etc.
etc.
etc.
Man, I love my job!

July 5, 1994 – I start telling cops where to go, and sometimes how to get there

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Jimmie1

A few years into my career with the Tulare County Sheriff’s Office.

July 5, 1994  That was the first day I walked into the Tulare County Sheriff’s Office building as an employee.  Twenty one years ago today, I thought “this will be a breeze!”.  Little did I know…

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Missouri Sheriff puts “IN GOD WE TRUST” on every patrol car

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Photo: Valerie Mosley/News-Leader

Jim Arnott is the Sheriff of Greene County, Missouri.  He recently had “IN GOD WE TRUST” lettering added to about 100 patrol cars because, as he said, “I like it“.

I became aware of this through the Facebook page “Sheriff Deputies“, when they posted the picture to the news feed. Disappointingly, it’s getting a lot of approval from others.  Few seem to understand, or even care, why it is highly inappropriate for this kind of religious proselytizing to exist in a government agency.

Our own community has recently had issues with law enforcement lending it’s imprimatur to a purely religious ceremony, and many are defending the decision of government officials to attend.  Here, they’ve dismissed the connection with the keynote speaker, Tony Perkins of the Family Research Council, a designated hate group, as inconsequential.  The Sheriff told the Visalia Times Delta that he didn’t “get any detailed information about Perkins and his reported agenda until after he and his command staff left”.  At least the Sheriff here is claiming ignorance of Perkins and his agenda, but the Missouri Sheriff is more direct in his statements.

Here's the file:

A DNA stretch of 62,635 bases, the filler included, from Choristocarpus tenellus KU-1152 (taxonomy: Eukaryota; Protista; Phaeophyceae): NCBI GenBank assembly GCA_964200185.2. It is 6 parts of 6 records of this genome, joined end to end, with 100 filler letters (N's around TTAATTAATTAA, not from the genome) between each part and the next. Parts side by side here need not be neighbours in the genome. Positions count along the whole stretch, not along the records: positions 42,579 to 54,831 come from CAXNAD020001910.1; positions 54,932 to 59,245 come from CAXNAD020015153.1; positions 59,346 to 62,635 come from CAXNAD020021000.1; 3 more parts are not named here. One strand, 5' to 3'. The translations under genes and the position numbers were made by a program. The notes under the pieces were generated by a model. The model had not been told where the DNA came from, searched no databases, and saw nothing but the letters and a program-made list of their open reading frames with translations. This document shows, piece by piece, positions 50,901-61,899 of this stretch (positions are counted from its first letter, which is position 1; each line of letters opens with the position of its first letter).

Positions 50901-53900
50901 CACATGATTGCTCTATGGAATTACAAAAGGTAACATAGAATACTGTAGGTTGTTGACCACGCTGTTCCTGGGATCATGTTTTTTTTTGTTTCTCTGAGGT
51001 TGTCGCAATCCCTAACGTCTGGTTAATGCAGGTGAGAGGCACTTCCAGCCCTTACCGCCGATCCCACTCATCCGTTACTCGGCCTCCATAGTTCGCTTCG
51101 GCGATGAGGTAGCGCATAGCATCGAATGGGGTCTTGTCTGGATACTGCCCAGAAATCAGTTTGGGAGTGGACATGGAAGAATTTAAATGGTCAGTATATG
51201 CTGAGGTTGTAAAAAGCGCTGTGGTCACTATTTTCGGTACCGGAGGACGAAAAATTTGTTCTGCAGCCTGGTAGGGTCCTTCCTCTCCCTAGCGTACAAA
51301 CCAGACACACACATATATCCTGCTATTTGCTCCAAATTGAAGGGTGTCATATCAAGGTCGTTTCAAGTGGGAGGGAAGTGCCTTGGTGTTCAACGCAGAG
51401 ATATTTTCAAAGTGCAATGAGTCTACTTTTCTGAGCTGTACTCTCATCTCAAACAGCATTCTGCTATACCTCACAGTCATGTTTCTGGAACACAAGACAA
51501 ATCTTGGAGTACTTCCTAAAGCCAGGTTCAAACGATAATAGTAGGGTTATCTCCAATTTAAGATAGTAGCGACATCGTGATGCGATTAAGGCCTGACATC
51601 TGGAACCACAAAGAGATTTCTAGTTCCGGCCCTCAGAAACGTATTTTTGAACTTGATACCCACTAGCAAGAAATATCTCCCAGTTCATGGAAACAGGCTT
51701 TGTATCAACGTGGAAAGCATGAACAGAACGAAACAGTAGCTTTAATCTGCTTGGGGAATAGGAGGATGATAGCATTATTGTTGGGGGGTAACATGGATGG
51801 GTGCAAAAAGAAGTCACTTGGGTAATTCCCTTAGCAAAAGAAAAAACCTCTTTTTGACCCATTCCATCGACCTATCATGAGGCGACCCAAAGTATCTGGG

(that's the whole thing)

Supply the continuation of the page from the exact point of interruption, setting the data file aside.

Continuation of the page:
Sheriff Arnott has unilaterally decided that his religious beliefs can be displayed on government property as he sees fit.  Since most people in his area are Christians, few see any problem with the idea.  They seem to view the idea of the long-established legal concept of separation of church and state to mean government cannot intrude on religion, but religion is free to intrude and impose on government.

A person who had questioned the wording on patrol cars garnered this reaction from Sheriff Arnott:

I’m guessing she is offended by it. If that’s the case. I’m hoping that she does not use any of our currency either.”

U.S. currency carries the legend “In God We Trust.”

Many city councils, county supervisors chambers, and other government structures have “IN GOD WE TRUST” prominently displayed, and it’s pretty much impossible to find elected officials, or even bureaucrats, who are willing to challenge the placement of clearly religious wording in government facilities.  The Supreme Court didn’t help matters by ruling in favor of those who want religion wrapped around their government.

I find it disappointing that so many are content to allow government to grant a seal of approval to religious dogma, in clear violation of the idea that it should be completely neutral when it comes to such matters.  They’re quite happy with the mixing of church and state, as long as it’s their church.  I wonder how complacent they would be if it said “ALLAHU AKBAR”? Or “IN VISHNU WE TRUST”?  Changing the name of the god should make it clear why any of them are inappropriate.  If the Sheriff and his deputies want such sentiments on the cars they drive, let them put them on their own vehicles.  Patrol cars are not the place to, as we LGBT advocates have been accused of doing every time we talk about rights, “shove it down our throats” in public.